The current council Mayors’ decision to merge the councils has been described by one as a decision with ‘a gun to the head’. In what could be described as a ‘bribing’ manoeuvre by the State Government, councils who voluntarily amalgamate are being offered a $25 million grant. The councils who elect not to merge will receive no funding at all and may be forcibly joined with another council regardless. This is a dangerous precedent by the State for the councils who decide that it is in the residents not to amalgamate, or for the residents themselves who believe that amalgamation will not serve their community. Both the NSW Government, councils and residents need to consider the mixed success of Queensland’s council amalgamations in 2008 where a small number of councils de-amalgamated after a few years at great cost; coerced amalgamations for the sake of the grant may cause more harm than good for the council’s future.
The council’s main opposition to amalgamation as stated on Leichhardt’s website includes: more competition for local services, an increase in rates for some residents, less visibility of expenditure, more red tape, more difficulty in communication between residents and councillors, loss of advocacy, loss of accountability and loss of local independence. Arguably less local councils mean larger State Government control on a grassroots level, eliminating the local council’s direct management and involvement in community issues on a micro scale. Less councillors also has the knock-on effect of less party members cutting their teeth in smaller scale politics, resulting in less choice for the residents to observe and elect party representatives into larger-scale government. Having adequate representation of your demographic on your local council can greatly affect your experience of belonging within your community, considering the differentials in age, life status, ethnicity, wealth and sexualities within Marrickville, Leichhardt and Ashfield municipalities. Whilst the amalgamation seems to be steamrolling ahead regardless, consideration of unifying some but not all council systems, processes and communications may be a more viable option for councils and residents. Fewer representatives with more responsibility can damage productivity, as overwhelmed and overworked councillors spread themselves and their resources too thin.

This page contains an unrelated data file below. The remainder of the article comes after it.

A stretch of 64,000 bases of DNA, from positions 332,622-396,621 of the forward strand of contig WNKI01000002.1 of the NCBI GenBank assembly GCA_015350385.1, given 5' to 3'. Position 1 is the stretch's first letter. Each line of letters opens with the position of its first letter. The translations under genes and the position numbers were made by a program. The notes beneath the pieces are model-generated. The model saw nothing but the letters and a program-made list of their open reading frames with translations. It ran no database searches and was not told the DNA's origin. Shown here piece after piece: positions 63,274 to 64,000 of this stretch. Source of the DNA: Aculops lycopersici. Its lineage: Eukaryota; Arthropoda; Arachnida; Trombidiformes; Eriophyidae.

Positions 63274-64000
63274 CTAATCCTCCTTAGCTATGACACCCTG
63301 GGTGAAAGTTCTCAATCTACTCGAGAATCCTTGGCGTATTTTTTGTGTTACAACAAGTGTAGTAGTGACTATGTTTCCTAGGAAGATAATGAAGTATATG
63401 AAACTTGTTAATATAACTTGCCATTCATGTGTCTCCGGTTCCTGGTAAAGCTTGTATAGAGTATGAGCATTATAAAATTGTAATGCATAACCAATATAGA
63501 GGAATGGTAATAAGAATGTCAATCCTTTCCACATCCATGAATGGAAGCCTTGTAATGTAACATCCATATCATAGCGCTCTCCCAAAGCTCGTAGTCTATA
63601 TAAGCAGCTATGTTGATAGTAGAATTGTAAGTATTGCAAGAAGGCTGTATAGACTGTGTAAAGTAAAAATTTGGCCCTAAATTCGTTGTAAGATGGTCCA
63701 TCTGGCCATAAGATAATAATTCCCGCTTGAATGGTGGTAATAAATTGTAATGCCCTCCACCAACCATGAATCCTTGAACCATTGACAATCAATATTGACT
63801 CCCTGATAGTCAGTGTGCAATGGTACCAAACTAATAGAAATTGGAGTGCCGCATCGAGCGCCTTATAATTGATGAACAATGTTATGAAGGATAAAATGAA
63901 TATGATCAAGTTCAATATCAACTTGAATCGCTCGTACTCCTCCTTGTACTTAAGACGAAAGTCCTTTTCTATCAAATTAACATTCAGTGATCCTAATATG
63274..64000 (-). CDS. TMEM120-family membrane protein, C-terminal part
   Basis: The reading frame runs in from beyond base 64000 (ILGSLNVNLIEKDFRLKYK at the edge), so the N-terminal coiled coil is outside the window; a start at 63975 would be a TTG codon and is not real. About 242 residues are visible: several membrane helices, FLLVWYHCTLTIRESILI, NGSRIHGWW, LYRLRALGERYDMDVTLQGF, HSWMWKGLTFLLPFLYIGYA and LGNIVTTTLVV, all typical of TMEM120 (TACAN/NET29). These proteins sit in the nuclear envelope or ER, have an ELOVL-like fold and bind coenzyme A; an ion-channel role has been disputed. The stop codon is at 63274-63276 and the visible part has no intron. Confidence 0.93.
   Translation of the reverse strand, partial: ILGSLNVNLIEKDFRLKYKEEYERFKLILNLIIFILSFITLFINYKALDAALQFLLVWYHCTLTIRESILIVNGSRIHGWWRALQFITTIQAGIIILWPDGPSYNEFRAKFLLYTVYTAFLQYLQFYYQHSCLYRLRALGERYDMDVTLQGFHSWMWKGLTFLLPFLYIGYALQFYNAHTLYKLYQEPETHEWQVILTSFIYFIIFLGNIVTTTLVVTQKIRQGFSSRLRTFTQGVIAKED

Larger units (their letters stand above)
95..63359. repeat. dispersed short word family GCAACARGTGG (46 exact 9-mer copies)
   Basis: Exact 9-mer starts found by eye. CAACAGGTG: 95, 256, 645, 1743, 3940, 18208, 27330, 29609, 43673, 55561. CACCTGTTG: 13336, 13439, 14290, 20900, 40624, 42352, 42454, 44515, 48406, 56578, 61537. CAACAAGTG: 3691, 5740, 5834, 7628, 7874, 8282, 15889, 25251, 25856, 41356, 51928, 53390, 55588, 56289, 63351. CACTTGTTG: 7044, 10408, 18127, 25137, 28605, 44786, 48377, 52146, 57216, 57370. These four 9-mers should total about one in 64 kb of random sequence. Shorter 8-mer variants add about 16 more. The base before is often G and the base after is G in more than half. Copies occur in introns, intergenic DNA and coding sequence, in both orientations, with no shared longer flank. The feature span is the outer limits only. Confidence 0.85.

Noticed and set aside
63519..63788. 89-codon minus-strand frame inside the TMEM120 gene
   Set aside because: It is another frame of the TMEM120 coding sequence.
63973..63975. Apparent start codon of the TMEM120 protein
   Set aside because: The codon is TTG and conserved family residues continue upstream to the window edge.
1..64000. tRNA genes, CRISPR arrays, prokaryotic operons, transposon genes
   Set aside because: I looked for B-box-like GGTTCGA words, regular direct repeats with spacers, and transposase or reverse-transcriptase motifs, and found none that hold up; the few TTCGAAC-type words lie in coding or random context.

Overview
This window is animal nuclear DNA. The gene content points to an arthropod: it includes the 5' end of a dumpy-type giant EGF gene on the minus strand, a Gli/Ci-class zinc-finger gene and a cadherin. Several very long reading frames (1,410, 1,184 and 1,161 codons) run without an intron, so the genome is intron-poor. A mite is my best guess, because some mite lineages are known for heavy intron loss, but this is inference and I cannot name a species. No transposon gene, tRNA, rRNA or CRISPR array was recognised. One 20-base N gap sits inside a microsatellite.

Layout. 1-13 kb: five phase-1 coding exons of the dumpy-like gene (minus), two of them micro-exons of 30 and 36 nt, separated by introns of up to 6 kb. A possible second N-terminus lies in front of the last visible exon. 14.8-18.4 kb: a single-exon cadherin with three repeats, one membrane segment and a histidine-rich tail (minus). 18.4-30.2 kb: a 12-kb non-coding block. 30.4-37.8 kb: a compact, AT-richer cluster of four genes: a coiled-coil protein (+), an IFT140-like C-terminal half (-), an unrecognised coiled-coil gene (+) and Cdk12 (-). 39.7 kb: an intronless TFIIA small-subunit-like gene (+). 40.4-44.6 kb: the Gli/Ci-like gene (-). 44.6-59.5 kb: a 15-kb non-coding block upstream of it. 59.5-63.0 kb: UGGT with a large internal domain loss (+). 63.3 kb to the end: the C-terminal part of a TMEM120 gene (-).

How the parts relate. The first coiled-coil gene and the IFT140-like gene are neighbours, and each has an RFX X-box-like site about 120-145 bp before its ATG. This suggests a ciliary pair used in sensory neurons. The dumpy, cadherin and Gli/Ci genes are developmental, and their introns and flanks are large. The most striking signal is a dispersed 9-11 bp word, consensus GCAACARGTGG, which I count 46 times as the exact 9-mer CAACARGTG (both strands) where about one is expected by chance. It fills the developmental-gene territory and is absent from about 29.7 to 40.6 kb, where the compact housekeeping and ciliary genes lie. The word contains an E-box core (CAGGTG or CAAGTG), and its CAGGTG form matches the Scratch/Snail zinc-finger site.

The NSW Government and local councils need to question if joining councils will really benefit residents and communities, and if so, to commit to making the new system work long into the future.